"Holding on to the Senate majority is the thing we've got to go after, hook, line, and sinker, tooth and nail, every minute, every hour , blood sweat and tears between now and next Tuesday." - Governor Tim Kaine
The former Governor offered some thoughts last evening at an event for Senator Northam (D-6th) about what we can do that will really matter and why what we do matters maybe this year more than most. From his perspective, right now in Richmond, the Democratic Senate is the balance. With a Republican Governor, Lieutenant Governor, and an Attorney General who is fighting against science, arguing climate change does not exist, fighting to turn back the clock as far as protecting employees on the grounds of their sexual orientation, that balance is essential.
Myth plays a central role explaining the discontinuities of our experience. Ayn Rand's fundamental warning to check assumptions is often the first tenet ignored by her tea party disciples. Life by anecdote is so much more pleasant. The sky in Ben Loyola's world must be a pleasant azure.
One senses in Ben Loyola's quiet and gentle demeanor that his world view is very settled. The refined Virginia Beach Republican is an accomplished naval aviator and businessman. He's an immigrant success story. A regular at almost every Republican event in his now former district, he is most comfortable with those sharing his "conservative social values," calling himself a "Pro-Life, Pro-Family, Pro-2nd Amendment, Fiscal Conservative." It feels good to belong.
Senator Northam's opponent for the Virginia 6th isn't really running for the Virginia Senate; he is continuing his campaign for the U.S. House of Representatives. He doesn't really want to represent the 6th District; he has no substantial ties there but it was the only one handy. The filtered lens is everywhere in the candidate's life vitae and the focus isn't on the district's issues or Virginia's. There is no concern for the Chesapeake Bay, blue crabs, manufacturing and transportation on the Eastern Shore, or anything remotely essential to the constituency beyond his uncontested support of national defense. If he can find Mobjack without a GPS or even knows where it is would be a surprise. He strums the heartstrings of the tea party (and that tune plays in some parts) but at some point Loyola is going to turn and say, "Brian, we're not in Virginia Beach anymore."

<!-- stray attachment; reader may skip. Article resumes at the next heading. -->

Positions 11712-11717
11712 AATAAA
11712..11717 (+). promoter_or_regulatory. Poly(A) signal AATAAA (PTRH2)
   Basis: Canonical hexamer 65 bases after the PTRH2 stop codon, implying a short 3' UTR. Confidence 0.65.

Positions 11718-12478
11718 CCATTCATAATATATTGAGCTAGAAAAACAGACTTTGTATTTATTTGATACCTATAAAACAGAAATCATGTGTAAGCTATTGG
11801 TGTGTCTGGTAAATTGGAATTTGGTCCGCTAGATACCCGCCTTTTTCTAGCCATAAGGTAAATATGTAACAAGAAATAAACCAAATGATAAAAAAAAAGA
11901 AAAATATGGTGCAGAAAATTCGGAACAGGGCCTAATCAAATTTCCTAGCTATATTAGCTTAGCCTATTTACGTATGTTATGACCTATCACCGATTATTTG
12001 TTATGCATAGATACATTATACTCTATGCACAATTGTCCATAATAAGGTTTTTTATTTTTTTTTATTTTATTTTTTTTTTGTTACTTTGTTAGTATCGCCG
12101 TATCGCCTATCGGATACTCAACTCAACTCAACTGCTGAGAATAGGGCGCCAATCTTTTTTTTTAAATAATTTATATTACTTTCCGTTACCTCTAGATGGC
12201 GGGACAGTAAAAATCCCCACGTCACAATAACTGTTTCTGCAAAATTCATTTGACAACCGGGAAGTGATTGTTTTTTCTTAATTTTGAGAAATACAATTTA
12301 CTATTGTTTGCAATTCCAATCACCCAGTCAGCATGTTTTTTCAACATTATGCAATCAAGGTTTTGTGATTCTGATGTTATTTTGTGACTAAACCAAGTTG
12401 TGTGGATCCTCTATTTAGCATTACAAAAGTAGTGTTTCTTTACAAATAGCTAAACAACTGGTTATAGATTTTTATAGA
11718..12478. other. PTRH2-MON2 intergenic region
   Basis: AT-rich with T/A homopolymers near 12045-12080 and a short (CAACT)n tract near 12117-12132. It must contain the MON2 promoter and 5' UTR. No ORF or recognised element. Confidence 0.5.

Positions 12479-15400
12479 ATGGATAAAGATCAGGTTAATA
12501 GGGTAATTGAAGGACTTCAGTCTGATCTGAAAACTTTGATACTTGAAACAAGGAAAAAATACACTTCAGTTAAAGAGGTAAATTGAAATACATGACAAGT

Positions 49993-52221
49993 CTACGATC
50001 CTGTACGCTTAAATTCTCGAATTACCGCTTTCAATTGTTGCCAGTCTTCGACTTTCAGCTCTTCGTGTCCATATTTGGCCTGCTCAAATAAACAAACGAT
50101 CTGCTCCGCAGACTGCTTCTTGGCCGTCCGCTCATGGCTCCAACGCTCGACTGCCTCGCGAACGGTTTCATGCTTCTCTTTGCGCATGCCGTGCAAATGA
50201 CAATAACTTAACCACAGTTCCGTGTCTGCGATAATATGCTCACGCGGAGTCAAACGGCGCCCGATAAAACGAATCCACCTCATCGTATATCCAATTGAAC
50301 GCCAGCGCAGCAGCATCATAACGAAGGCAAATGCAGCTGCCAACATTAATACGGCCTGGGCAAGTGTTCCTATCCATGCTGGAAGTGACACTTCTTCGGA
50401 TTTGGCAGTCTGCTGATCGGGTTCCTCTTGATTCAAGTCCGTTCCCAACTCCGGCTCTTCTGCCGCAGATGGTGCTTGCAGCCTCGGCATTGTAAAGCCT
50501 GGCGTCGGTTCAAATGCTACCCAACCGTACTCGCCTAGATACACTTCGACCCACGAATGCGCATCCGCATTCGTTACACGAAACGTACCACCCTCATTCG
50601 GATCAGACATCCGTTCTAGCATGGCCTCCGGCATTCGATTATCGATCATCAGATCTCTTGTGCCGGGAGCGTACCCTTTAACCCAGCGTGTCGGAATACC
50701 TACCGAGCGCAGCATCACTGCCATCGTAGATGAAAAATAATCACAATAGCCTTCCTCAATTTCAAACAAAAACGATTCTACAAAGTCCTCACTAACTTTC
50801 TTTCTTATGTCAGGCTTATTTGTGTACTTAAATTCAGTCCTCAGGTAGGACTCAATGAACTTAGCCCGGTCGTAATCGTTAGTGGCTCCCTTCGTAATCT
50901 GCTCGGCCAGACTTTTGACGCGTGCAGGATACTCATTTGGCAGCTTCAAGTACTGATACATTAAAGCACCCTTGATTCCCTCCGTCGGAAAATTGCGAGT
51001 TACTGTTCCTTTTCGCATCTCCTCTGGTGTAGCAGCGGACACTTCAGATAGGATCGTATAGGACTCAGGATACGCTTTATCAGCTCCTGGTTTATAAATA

The Stolle clan boasts a crew of adequately accomplished attorneys who don't lawyer, a physician who doesn't much doctor, and private sector cheerleaders all nursing at the public teat. They may be planning to pull a hat trick in Virginia Beach that will distinguish that city for its low public service expectations.
It probably won't be at tomorrow morning's Virginia Beach Republican Breakfast that Chris will discuss Julian Walker's Virginian Pilot stories that he was considering a run for state Senate and that his brother the Sheriff, who will soon have his high three for a handsome publicly funded retirement, may want to join him there. Possibly Ken has decided to relocate ala Frank Wagner's now nixed idea to move to a Senate district currently represented by Senator John Miller (D). That could leave littler brother (also a Commonwealth employee, last I saw) a delegate seat somewhere. Maybe he can use Chris's house and run from the district he currently represents and where Chris probably lives most of the time.
A lively crowd of about 130 jammed Ikon Sports Bar in the City of Fairfax on Thursday evening to celebrate State Senator Chap Petersen's annual Young Lawyers' party. The fund raiser attracted an interesting mix of plenty of not-young and not-lawyers, as well as many independents and Republicans, showing support for their Democratic Senator. Senator Petersen spoke briefly about representing the interests and concerns of the residents of the 34th District. Below are some photos of the crowd, taken by Catherine Read.